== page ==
Some misunderstandings about the true qualities of cypress mulch pose a threat to cypress forests. Cypress mulch is one form of organic mulch that touts similar qualities as other mulch options, including its ability to ward off insects. It's best to educate yourself on the potential hazards and confusion associated with employing cypress mulch in your home landscape.
Cypress mulch is commonly held on a pedestal above other organic mulch options with the belief that cypress is insect-resistant. However, cypress mulch is not resistant to insects. As of 2010, cypress mulch comes from young, less established trees. The misunderstanding arises from obsolete lumber practices when well-established cypress trees were harvested.
Cypress mulch, like other organic mulches, is used in chip form in the home landscape. Cypress bark is often prized over other mulches for its reasonable cost and aesthetic appeal, as opposed to using compost or pine needles that create a different visual effect. It benefits the home garden by aiding water retention in soil and inhibiting the growth of weeds that attract insect pests.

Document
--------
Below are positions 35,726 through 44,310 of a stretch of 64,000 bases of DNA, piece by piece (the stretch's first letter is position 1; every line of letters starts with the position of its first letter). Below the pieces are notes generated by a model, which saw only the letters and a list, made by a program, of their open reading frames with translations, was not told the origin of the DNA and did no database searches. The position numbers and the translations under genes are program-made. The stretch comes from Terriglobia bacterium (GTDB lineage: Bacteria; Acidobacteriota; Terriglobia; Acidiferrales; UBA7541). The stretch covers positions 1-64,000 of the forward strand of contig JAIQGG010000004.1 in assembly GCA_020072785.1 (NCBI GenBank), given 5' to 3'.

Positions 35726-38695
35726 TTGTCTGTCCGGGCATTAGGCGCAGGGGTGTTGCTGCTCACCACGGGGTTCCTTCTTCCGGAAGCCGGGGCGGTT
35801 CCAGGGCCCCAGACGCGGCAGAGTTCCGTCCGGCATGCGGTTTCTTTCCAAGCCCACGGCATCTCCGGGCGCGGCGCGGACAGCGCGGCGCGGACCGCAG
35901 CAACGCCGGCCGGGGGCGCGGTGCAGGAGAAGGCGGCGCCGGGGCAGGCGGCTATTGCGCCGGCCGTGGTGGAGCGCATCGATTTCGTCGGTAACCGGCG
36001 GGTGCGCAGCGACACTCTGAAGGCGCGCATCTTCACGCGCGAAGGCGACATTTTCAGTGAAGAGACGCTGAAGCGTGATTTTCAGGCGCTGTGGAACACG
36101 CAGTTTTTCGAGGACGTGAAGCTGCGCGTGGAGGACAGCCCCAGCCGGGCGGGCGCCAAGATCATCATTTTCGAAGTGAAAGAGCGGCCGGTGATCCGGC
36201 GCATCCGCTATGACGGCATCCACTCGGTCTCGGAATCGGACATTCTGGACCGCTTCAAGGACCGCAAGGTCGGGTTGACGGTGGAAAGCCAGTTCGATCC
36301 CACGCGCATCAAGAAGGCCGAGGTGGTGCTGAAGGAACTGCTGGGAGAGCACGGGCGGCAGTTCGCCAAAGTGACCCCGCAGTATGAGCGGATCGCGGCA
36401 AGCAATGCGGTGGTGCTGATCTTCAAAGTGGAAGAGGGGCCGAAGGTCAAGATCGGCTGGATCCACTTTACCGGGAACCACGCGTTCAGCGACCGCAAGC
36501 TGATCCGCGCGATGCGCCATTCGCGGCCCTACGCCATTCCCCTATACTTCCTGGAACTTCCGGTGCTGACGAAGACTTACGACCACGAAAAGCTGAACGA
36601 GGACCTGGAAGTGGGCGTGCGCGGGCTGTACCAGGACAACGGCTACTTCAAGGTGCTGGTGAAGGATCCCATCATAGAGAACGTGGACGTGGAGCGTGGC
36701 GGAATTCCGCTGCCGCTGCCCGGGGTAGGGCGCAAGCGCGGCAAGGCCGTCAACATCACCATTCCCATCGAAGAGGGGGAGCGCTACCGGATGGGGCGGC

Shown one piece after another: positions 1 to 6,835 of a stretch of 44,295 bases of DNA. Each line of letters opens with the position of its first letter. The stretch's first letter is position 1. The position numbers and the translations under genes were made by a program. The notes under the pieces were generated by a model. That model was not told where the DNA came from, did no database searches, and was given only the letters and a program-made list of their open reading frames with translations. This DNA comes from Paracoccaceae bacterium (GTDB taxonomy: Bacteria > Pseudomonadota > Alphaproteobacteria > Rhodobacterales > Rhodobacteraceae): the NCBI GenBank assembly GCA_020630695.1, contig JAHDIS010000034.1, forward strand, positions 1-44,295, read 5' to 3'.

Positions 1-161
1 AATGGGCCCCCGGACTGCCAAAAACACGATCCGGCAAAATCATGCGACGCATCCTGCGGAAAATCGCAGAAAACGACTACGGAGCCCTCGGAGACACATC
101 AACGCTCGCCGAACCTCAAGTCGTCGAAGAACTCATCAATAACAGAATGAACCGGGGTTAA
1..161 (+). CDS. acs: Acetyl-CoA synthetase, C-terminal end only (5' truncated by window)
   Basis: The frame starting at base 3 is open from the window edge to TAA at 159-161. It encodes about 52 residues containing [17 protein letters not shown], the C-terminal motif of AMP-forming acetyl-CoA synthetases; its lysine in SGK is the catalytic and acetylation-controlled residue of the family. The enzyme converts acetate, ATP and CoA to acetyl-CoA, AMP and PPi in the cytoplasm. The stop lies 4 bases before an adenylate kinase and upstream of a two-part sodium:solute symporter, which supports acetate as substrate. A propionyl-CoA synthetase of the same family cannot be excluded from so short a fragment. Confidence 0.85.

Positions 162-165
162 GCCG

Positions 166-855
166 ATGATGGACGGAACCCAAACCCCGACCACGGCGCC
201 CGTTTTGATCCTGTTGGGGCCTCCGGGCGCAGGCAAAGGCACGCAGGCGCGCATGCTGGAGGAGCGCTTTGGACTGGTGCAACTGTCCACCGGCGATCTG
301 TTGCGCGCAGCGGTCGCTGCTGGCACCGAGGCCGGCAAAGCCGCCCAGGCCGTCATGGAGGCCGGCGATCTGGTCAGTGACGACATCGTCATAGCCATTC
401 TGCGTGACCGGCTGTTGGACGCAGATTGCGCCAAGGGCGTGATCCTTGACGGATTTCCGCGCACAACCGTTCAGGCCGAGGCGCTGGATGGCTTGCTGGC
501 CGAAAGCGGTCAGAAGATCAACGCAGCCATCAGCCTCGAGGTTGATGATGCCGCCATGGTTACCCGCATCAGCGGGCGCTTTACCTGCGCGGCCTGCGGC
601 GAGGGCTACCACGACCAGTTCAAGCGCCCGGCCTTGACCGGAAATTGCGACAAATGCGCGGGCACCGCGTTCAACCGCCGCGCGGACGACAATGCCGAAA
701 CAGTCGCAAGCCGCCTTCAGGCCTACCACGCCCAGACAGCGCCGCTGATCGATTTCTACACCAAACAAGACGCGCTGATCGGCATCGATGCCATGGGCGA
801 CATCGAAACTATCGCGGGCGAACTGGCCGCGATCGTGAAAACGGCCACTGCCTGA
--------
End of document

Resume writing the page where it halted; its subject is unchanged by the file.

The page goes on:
Once cut down, cypress forests do not grow back, even after 100 years, according to Louisiana State University. Buying cypress mulch contributes to further logging of cypress trees when the cypress population is already becoming depleted at a faster rate than regeneration can occur. Though cypress mulch was initially a by-product of logging, it has become its own industry.
Misinformation and the continued use of cypress mulch for insect resistance is destroying natural wetlands. Cypress forests and swamps are natural ecosystems that support different wildlife in areas like the Gulf Coast of the United States. This results in animal displacement and the disruption of a long-established ecological balance.
To keep away insects and the weeds that attract insect pests to your landscape, consider the use of alternatives to cypress mulch. Melaleuca mulch is known for its ability to repel insects. Other organic mulches like compost and pine needles are beneficial to the environment and provide the same, if not better, benefits, according to Louisiana State University.